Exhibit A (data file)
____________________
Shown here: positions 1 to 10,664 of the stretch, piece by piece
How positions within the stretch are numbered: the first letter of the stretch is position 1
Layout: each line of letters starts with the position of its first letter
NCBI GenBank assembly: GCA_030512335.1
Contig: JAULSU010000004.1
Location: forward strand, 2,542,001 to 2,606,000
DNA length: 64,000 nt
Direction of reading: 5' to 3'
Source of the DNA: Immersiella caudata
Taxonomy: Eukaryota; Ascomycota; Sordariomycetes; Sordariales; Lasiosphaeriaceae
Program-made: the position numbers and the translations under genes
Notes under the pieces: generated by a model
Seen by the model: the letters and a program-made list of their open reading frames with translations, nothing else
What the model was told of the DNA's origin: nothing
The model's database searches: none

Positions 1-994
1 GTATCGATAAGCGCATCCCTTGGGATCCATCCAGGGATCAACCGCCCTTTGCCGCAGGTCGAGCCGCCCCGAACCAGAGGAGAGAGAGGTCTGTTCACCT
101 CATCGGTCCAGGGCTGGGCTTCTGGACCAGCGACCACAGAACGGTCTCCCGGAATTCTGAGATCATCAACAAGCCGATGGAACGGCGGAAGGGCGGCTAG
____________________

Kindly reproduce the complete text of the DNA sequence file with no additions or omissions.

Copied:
Shown here: positions 1 to 10,664 of the stretch, piece by piece
How positions within the stretch are numbered: the first letter of the stretch is position 1
Layout: each line of letters starts with the position of its first letter
NCBI GenBank assembly: GCA_030512335.1
Contig: JAULSU010000004.1
Location: forward strand, 2,542,001 to 2,606,000
DNA length: 64,000 nt
Direction of reading: 5' to 3'
Source of the DNA: Immersiella caudata
Taxonomy: Eukaryota; Ascomycota; Sordariomycetes; Sordariales; Lasiosphaeriaceae
Program-made: the position numbers and the translations under genes
Notes under the pieces: generated by a model
Seen by the model: the letters and a program-made list of their open reading frames with translations, nothing else
What the model was told of the DNA's origin: nothing
The model's database searches: none

Positions 1-994
1 GTATCGATAAGCGCATCCCTTGGGATCCATCCAGGGATCAACCGCCCTTTGCCGCAGGTCGAGCCGCCCCGAACCAGAGGAGAGAGAGGTCTGTTCACCT
101 CATCGGTCCAGGGCTGGGCTTCTGGACCAGCGACCACAGAACGGTCTCCCGGAATTCTGAGATCATCAACAAGCCGATGGAACGGCGGAAGGGCGGCTAG